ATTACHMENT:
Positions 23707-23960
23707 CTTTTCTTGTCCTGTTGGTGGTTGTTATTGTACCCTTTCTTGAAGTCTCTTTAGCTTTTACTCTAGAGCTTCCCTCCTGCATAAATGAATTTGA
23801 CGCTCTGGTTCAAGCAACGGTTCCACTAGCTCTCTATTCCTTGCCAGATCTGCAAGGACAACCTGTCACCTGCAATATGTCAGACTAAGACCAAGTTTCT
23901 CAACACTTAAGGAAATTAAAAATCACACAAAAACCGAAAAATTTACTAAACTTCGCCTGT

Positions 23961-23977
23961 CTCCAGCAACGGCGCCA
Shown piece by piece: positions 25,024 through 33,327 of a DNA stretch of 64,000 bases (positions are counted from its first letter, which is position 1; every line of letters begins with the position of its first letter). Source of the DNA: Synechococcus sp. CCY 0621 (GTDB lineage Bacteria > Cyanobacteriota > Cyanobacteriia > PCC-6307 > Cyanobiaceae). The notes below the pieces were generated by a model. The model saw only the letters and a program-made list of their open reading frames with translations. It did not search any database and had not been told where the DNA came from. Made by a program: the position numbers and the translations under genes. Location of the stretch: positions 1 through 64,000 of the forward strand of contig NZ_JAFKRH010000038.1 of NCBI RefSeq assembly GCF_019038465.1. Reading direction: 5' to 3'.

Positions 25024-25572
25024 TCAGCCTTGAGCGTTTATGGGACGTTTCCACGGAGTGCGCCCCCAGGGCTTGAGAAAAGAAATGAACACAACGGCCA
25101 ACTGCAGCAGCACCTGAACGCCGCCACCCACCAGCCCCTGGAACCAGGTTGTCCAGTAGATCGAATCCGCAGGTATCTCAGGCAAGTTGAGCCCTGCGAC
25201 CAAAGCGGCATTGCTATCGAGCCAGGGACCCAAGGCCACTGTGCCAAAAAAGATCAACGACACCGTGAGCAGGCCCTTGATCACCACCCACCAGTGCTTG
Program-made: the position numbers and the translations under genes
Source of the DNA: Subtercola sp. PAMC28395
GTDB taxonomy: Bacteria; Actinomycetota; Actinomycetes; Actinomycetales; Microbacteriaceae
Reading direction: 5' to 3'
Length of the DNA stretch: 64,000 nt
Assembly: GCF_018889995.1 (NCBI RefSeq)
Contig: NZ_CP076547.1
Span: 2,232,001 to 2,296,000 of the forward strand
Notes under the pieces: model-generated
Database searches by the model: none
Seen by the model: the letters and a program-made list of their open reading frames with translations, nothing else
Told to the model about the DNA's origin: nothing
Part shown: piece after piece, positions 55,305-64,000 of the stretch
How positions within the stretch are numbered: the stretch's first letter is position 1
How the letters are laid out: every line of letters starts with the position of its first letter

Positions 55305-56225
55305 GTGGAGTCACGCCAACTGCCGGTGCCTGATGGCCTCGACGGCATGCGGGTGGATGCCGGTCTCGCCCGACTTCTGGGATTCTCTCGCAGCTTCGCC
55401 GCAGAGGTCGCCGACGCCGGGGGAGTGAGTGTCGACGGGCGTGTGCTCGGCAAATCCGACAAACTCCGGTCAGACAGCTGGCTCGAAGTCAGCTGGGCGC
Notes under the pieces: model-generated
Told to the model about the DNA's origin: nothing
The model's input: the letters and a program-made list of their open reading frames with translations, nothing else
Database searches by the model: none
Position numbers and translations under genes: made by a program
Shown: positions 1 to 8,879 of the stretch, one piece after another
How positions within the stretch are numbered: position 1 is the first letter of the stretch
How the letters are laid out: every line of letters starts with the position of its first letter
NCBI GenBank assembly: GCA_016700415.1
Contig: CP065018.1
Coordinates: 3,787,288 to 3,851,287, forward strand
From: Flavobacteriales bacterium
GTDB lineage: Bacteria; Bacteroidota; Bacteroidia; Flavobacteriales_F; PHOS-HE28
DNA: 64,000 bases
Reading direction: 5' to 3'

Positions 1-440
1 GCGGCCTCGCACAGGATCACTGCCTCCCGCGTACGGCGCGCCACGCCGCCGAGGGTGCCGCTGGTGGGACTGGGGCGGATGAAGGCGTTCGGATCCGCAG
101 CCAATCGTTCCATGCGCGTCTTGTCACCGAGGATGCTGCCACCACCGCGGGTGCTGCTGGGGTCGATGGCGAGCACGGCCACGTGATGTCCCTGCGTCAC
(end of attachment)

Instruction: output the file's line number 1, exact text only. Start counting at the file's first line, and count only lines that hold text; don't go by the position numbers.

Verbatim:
Positions 23707-23960